There seems to be no end to the queue of banking scandals. In quick succession, a London trader has cost JP Morgan somewhere between US$ 4 and 7 billon dollars. Barclays has been caught out fiddling LIBOR and HSBC has allegedly been helping drug runners. A few months earlier, a dishonest UBS trader cost the Swiss bank US$2 billion. Even now, more of the banking majors are supposed to be in the crosshairs of regulators for LIBOR rigging.
All of this has become evident since the 2007-08 credit crisis which should have been the ultimate chastening experience for the world’s banks.
To be fair, many of the unsavoury deeds now being uncovered happened before 2008 and bank behaviour might have changed over the past four years. Unfortunately for the reputations of the banks, investigators have a new-found freedom to root out past indiscretions. Encouraged by a resentful populace, they could uncover more pre-2008 bank scandals capable of retarding the public rehabilitation of the institutions.
What is LIBOR?
The London interbank offered rate (LIBOR) first came to prominence in the 1980s to measure the price at which a leading bank could borrow funds in the London market for a given period, in a specific currency.
Designated contributor banks are asked every day by the British Bankers’ Association to make submissions about how much it would cost them to borrow from another bank. To prevent outlier rates (and overt attempts at manipulation) having a disproportionate impact on the published averages, the top and bottom 25 percent of submissions are omitted and the averages of the remaining submissions are published as LIBOR for that day. The process produces 150 rates every business day for a range of currencies and maturities.
Interest charges on a wide range of commercial transactions from credit card purchases to multi million dollar project financings are based on a combination of the daily published LIBOR plus adjustments to reflect the relative creditworthiness of specific borrowers.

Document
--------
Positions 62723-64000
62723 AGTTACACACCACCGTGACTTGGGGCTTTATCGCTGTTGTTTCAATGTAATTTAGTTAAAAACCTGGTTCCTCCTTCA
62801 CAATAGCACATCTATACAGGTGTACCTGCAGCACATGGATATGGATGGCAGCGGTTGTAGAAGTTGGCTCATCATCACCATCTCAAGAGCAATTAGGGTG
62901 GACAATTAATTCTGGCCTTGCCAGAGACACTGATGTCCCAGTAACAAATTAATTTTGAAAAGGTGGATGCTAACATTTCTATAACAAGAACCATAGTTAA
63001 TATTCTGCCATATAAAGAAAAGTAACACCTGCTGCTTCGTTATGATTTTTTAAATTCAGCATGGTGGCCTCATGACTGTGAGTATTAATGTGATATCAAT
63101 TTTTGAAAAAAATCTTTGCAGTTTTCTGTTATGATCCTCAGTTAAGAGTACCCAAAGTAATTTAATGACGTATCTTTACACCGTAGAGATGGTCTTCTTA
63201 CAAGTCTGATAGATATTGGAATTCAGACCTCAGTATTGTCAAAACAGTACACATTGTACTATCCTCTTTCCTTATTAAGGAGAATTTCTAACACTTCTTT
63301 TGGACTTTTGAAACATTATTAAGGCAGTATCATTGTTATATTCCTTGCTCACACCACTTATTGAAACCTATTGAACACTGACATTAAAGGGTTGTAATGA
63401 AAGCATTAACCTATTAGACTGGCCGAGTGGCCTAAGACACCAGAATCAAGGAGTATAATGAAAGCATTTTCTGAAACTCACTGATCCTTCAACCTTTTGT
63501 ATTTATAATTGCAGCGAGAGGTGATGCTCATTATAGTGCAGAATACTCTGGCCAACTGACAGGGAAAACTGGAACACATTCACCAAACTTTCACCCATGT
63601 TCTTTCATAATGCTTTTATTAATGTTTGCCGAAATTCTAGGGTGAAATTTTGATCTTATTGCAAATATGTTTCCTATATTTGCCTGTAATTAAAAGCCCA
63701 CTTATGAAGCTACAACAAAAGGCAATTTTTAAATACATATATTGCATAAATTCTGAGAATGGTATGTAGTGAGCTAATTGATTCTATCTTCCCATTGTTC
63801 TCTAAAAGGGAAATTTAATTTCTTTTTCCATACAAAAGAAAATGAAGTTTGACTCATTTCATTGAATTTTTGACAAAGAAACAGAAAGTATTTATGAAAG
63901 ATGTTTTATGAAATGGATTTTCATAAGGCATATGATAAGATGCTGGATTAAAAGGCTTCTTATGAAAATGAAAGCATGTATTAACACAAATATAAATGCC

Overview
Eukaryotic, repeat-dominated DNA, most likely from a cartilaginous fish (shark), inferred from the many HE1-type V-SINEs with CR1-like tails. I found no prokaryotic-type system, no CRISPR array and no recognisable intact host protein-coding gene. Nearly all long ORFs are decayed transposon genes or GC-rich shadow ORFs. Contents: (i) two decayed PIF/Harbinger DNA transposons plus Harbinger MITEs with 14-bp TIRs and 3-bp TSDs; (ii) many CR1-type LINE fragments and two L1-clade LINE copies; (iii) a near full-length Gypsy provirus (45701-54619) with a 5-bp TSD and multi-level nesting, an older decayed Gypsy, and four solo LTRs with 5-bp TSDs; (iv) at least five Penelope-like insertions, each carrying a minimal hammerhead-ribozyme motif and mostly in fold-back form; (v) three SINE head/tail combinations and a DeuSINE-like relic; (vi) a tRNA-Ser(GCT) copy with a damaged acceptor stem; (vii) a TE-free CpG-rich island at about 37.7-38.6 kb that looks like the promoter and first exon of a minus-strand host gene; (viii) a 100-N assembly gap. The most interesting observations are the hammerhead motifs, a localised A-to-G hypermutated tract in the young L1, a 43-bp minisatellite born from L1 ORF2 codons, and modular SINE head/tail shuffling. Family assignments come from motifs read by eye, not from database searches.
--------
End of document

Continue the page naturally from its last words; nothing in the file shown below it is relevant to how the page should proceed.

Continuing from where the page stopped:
LIBOR is not the result of an actual transaction such as the closing prices published for stocks traded on the London or New York stock exchanges.
The artificial nature of the price setting mechanism has had its critics but is not unusual in credit markets. Movements in the US Federal Funds rate, for example, are a committee decision, not a market outcome. Since 2008, the governors on the board of the US Federal Reserve have been buying and selling government securities to push US long-term interest rates below the rates markets, left alone, would have delivered. In Australia, the timing and size of movements in mortgage rates for the vast bulk of borrowers reflect decisions by the board of the nation’s central bank, not market forces. These interest rates are what people decide they will be.
The impact of the skulduggery
This culture of intervention permeating interest rate markets is the starting point for any understanding of the Barclays LIBOR scandal. Inject a few testosterone charged traders with an intimate understanding of the intricacies and vulnerabilities of the system and the only surprise is that people are surprised at the result.
The net impact of the attempts to rig LIBOR for the benefit of the Barclays trading desk remains unclear. Some commentators have simply multiplied one hundredth of a percentage point by $300 trillion dollars, the total amount of lending analysts estimate is tied to LIBOR, to offer up an idea of how much could be at stake. This is a handy journalistic artifice to whip up the crowd but goes nowhere to help us measure the actual impact.
Apparently, 14 specific instances of alleged manipulation have come to light so far in email exchanges among traders. With approximately 33,000 LIBOR rates set in a year from 495,000 individual submissions, this would amount to 0.003 percent of the possible opportunities for unethical behaviour in one year and far less over the five-year period in which the activity extended.
We do not know whether other banks were acting in concert with Barclays traders or whether they were acting in their own interests, possibly even zigging when Barclays was zagging and, consequently, offsetting the effect each might have otherwise exerted on the outcome.
Who lost, if anyone, and by how much is yet to come out. Evidence given at hearings before the House of Commons Treasury Committee suggested that, in some cases, Barclays traders had been targeting a lower LIBOR outcome not the higher rate that could have raised everyone’s mortgage payments, for example.
As the use of LIBOR became more prevalent, regulators and academics began to sense the conflict between banks setting LIBOR while, at the same time, running trading positions whose profitability depended on the level at which LIBOR was going to be set.